They are familiar scenes: politicians bemoaning the death of family values only for extramarital affairs to be unveiled or politicians preaching financial sacrifice while their expense accounts fatten up. Moral corruption and power asymmetries are pervasive in human societies, but as it turns out, that may not be such a bad thing.
Francisco Úbeda, an evolutionary biology professor at the University of Tennessee, Knoxville, and Edgar Duéñez of Harvard University found that power and corruption may play a role in maintaining overall societal cooperation.
A report of their research is published in the journal Evolution and can be viewed online at http://onlinelibrary.wiley.com/journal/10.1111/%28ISSN%291558-5646/earlyview.
Using game theory, Úbeda and Duéñez looked at what causes individuals in society to cooperate even though those in charge display some level of corruption. They developed a model that allows individuals who are responsible for punishing noncooperators (e.g., law enforcers and government officials) to fail to cooperate themselves by acting in a corrupt manner. They also considered the possibility that these law enforcers, by virtue of their positions, are able to sidestep punishment when they are caught failing to cooperate.
What they found is that the bulk of society cooperates because there are law enforcers forcing them to stay in line. People tend to cooperate because they do not want to get punished.
Even if the law enforcers consider themselves above the law and behave in a corrupt way, overall societal cooperation is maintained – as long as there is a small amount of power and corruption. However, if the law enforcers have too much power and corruption runs rampant, overall societal cooperation breaks down.
Úbeda explained how it works:
"Law enforcers often enjoy privileges that allow them to avoid the full force of the law when they breach it. Law enforcing results in the general public abiding by the law. Thus law enforcers enjoy the benefits of a lawful society and are compensated for their law enforcing by being able to dodge the law," he said.
The researchers concluded that power and corruption benefit society; without law enforcers, individuals have less incentive to cooperate and without power and corruption, law enforcers have less incentive to do their job.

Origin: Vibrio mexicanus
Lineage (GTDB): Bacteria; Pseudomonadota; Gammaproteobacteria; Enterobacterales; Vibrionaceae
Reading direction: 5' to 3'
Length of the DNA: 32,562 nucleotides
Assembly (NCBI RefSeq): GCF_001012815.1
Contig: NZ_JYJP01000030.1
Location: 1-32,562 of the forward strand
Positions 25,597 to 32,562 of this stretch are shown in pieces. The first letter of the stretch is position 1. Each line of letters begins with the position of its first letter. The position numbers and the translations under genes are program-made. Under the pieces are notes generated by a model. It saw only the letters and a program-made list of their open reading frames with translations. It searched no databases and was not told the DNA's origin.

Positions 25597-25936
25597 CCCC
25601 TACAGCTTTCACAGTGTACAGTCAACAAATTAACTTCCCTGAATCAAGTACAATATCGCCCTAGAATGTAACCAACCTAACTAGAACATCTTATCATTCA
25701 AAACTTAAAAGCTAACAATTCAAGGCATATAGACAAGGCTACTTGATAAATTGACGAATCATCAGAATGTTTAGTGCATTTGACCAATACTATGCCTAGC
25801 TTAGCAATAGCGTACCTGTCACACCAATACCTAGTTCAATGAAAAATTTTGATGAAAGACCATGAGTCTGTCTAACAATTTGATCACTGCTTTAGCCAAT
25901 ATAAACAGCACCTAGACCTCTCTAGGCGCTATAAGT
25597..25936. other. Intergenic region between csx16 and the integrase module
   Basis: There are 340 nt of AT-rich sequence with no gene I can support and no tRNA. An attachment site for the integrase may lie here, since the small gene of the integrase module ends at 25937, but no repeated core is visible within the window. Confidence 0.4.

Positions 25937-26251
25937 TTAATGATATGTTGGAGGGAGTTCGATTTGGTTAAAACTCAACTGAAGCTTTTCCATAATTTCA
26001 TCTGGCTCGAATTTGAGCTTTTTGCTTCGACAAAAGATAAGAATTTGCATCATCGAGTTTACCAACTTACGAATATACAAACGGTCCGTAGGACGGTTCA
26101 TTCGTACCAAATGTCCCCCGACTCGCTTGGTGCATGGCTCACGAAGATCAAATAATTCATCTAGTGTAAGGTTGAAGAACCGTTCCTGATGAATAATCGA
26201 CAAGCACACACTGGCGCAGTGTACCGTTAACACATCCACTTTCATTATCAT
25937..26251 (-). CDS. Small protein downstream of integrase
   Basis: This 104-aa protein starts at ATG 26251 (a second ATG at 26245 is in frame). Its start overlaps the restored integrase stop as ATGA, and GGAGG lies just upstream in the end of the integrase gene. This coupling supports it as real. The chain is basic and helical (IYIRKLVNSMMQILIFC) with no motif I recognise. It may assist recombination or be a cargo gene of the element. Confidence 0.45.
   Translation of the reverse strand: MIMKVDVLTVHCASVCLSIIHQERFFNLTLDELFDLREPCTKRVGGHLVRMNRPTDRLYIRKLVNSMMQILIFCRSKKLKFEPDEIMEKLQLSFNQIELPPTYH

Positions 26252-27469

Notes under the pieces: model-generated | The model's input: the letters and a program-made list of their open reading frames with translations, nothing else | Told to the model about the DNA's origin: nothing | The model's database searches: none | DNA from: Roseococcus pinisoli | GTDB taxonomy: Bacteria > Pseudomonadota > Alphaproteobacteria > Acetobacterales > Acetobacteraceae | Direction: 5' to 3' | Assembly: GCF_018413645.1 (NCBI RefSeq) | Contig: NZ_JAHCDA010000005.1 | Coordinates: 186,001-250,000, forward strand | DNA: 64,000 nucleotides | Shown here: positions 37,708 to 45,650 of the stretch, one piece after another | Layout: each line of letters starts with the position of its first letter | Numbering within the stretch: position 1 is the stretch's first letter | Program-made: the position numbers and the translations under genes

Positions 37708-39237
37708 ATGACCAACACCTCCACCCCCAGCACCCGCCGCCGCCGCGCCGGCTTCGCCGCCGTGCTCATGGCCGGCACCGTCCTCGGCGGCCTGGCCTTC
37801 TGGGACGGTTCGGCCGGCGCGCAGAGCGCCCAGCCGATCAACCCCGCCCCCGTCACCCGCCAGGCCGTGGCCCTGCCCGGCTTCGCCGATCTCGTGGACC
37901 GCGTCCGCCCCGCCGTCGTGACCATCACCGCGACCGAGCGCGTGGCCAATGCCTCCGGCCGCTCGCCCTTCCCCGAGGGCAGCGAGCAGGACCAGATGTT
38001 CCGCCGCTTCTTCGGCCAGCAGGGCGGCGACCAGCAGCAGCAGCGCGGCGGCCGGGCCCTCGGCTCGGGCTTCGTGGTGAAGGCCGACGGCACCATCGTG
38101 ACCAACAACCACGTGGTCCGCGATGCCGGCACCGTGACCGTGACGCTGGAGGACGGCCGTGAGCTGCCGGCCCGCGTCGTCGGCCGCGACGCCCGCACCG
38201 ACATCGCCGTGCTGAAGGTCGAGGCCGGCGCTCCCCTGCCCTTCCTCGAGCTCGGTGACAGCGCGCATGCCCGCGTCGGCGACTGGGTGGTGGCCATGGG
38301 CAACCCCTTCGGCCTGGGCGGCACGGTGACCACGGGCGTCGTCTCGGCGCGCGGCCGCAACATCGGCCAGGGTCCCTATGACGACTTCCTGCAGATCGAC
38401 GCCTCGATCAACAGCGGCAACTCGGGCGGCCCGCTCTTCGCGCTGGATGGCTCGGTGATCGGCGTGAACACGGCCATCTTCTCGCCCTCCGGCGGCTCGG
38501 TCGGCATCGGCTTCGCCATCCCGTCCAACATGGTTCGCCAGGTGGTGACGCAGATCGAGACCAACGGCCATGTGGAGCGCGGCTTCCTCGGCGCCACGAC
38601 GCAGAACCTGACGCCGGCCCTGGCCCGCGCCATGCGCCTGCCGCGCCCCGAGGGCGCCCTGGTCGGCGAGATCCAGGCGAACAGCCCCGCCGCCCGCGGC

The researchers' findings have far-reaching implications. In biology, they may help explain corrupt behaviors in social insects. In economics, the findings may aid in formulating policies by providing insights on how to harness corruption to benefit society. In the field of psychology, the findings provide a justification to the correlation between power and corruption observed in humans.
Whitney Holmes | EurekAlert!
Rutgers-led innovation could spur faster, cheaper, nano-based manufacturing
14.02.2018 | Rutgers University
New study from the University of Halle: How climate change alters plant growth
12.01.2018 | Martin-Luther-Universität Halle-Wittenberg
Breakthrough provides a new concept of the design of molecular motors, sensors and electricity generators at nanoscale
Researchers from the Institute of Organic Chemistry and Biochemistry of the CAS (IOCB Prague), Institute of Physics of the CAS (IP CAS) and Palacký University...
For photographers and scientists, lenses are lifesavers. They reflect and refract light, making possible the imaging systems that drive discovery through the microscope and preserve history through cameras.
But today's glass-based lenses are bulky and resist miniaturization. Next-generation technologies, such as ultrathin cameras or tiny microscopes, require...
Scientists from the University of Zurich have succeeded for the first time in tracking individual stem cells and their neuronal progeny over months within the intact adult brain. This study sheds light on how new neurons are produced throughout life.
The generation of new nerve cells was once thought to taper off at the end of embryonic development. However, recent research has shown that the adult brain...
Theoretical physicists propose to use negative interference to control heat flow in quantum devices. Study published in Physical Review Letters
Quantum computer parts are sensitive and need to be cooled to very low temperatures. Their tiny size makes them particularly susceptible to a temperature...
Let’s say the armrest is broken in your vintage car. As things stand, you would need a lot of luck and persistence to find the right spare part. But in the world of Industrie 4.0 and production with batch sizes of one, you can simply scan the armrest and print it out. This is made possible by the first ever 3D scanner capable of working autonomously and in real time. The autonomous scanning system will be on display at the Hannover Messe Preview on February 6 and at the Hannover Messe proper from April 23 to 27, 2018 (Hall 6, Booth A30).
Part of the charm of vintage cars is that they stopped making them long ago, so it is special when you do see one out on the roads. If something breaks or...
15.02.2018 | Event News
13.02.2018 | Event News
12.02.2018 | Event News
16.02.2018 | Information Technology
16.02.2018 | Health and Medicine
16.02.2018 | Physics and Astronomy